The idea of a global confrontation with European civilization did not emerge immediately after Putin became president. Putin began as a Westernizer and perceived integration of Russia into the “First World” as his mission. That did not work out, but Putin also did not strive to join the modern West, but rather the West of the Yalta Conference times, when the great powers could divide the planet among themselves. And since returning to the past turned out to be unattainable, Putin, while remaining in G-8, began to pursue an anti-Western policy, hoping to lead the world’s anti-American sentiment. But that did not work out either: neither China, Turkey, nor Iran accepted him as the leader. That was the time when the wars began: Putin decided to gain global respect and recognition with military force.

Putin needs this war for both domestic and psychological reasons. His reign has been plagued by failures: the demographic situation is worsening, the technological gap is increasing, the quality of life is falling, and it is not possible to solve any of Russia’s most pressing problems. Contrary to popular belief, there is no support for his policies or him personally. People are indifferent; they have come to terms with Putin and his actions and do not feel any enthusiasm about it. The defeats at the front or what is declared as victories do not provoke a public reaction, and neither did Putin’s ICC arrest warrant or the drone attack on the Kremlin. The war with no end allows Putin to suppress discontent – we were attacked, the enemy is on the doorstep – and not think about the failures, instead plunging into the world of illusions completely, where he has been in recent years.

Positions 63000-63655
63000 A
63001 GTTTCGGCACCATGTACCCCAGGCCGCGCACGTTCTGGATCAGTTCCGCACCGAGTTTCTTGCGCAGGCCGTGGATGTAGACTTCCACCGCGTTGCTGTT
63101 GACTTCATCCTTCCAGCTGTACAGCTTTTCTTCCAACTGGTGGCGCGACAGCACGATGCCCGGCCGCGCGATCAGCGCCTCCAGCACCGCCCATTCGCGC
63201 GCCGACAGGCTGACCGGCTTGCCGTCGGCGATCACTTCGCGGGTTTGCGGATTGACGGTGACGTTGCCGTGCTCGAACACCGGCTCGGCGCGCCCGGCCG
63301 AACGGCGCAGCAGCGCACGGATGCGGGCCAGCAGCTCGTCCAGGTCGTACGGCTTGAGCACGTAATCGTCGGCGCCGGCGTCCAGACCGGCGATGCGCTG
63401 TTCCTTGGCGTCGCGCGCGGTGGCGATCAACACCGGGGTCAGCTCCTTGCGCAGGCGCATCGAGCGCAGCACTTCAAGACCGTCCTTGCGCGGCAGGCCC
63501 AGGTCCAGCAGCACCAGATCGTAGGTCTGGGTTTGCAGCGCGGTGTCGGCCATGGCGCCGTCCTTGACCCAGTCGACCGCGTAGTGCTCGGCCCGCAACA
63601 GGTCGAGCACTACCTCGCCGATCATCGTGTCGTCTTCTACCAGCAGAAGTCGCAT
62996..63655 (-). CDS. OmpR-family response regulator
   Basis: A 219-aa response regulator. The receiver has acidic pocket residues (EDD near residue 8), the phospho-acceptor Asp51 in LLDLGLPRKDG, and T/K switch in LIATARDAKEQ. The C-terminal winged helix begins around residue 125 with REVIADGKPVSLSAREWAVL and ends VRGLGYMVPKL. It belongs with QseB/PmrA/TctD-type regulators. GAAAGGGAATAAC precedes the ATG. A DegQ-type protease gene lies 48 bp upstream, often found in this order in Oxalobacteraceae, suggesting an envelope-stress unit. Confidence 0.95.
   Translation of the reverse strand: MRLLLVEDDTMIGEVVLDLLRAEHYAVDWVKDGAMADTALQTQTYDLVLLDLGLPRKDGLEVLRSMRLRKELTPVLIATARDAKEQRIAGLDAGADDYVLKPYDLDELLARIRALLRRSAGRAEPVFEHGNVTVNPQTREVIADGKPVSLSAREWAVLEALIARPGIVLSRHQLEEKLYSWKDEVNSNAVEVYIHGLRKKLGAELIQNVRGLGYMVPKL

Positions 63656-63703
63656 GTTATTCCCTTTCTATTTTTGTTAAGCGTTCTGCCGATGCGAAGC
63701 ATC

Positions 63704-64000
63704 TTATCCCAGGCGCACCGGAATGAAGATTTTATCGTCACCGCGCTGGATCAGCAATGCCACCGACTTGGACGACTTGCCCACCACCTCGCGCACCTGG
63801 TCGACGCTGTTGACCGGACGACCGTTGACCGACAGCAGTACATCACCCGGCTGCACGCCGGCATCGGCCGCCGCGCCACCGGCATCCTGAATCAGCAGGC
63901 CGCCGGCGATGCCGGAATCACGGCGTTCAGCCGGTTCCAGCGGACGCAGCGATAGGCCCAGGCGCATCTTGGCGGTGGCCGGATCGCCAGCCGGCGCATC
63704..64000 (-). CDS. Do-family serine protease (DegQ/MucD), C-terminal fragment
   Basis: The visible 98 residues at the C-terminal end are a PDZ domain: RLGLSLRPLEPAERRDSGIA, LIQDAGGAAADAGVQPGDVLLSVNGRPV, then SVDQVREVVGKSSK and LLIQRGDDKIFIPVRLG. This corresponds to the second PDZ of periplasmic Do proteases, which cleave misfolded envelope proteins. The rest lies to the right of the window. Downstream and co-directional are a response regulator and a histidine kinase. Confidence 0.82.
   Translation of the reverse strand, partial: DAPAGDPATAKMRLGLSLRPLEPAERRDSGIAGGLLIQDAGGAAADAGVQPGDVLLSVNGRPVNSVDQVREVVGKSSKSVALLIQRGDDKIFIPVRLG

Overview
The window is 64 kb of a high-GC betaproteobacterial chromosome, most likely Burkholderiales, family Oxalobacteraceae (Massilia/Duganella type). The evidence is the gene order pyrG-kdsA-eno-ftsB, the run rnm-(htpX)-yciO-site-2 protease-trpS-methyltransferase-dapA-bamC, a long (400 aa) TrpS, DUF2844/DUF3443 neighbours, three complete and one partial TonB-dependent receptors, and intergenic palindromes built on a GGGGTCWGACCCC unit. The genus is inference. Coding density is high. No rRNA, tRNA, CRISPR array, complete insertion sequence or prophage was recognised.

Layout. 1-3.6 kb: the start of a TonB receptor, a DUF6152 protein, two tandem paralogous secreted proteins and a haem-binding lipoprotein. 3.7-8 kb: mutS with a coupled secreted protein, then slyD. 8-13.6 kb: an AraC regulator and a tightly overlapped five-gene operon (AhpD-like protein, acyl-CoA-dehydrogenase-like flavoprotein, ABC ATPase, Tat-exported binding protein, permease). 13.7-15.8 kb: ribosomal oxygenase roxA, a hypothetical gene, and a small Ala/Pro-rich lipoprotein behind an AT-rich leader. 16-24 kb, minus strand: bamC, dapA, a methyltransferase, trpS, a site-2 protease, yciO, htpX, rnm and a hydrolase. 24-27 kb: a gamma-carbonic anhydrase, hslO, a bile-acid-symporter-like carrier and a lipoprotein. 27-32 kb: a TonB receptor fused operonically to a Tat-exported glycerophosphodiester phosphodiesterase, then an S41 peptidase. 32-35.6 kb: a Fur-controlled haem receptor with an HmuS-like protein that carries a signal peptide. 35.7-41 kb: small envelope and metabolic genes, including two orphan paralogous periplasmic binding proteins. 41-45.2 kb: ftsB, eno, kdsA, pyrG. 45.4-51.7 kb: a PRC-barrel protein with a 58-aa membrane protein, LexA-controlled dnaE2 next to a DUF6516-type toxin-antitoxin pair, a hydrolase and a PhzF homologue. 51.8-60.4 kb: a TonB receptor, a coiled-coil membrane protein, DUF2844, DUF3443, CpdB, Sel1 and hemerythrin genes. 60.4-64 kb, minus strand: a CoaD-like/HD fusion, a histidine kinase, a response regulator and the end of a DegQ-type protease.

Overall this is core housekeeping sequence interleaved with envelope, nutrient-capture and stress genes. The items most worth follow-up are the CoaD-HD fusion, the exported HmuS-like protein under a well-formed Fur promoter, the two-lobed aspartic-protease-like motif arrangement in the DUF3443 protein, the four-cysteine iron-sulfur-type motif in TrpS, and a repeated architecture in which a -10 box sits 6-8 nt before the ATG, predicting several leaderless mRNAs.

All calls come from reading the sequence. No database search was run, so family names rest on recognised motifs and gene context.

For Putin, peace is impossible. The task of maintaining control over Russia and preserving self-respect is solved only in conditions of war. Peace will make the population realize the meaninglessness of their sacrifices and, most importantly, give elites an opportunity to express, in one form or another, their dissatisfaction with Putin’s policies, catastrophic both for them and the country but beneficial to Putin and his entourage. The dissatisfaction of the elites has been accumulating for years.

Therefore, no matter what the costs are, Putin will continue the war, using any negotiations as a respite. This is exactly what Hitler would have done if, at the end of the war, the anti-Hitler coalition had agreed to a peace agreement with him. He could no longer help but fight; a stable peace meant the end of his power. It is the same for Putin. He does not need peace, but only a truce. And peace on earth, as in 1945, can only be achieved if the regime of Vladimir Putin is destroyed.

Therefore, the supply of Western weapons and financial assistance to Ukraine is not charity, but self-defense. The Putin system is an existential threat to European civilization. If Russia wins in Ukraine, it will not stop, just as Hitler did not stop when he captured the Sudetenland. Putin will go further and won’t rest until he destroys the Western world.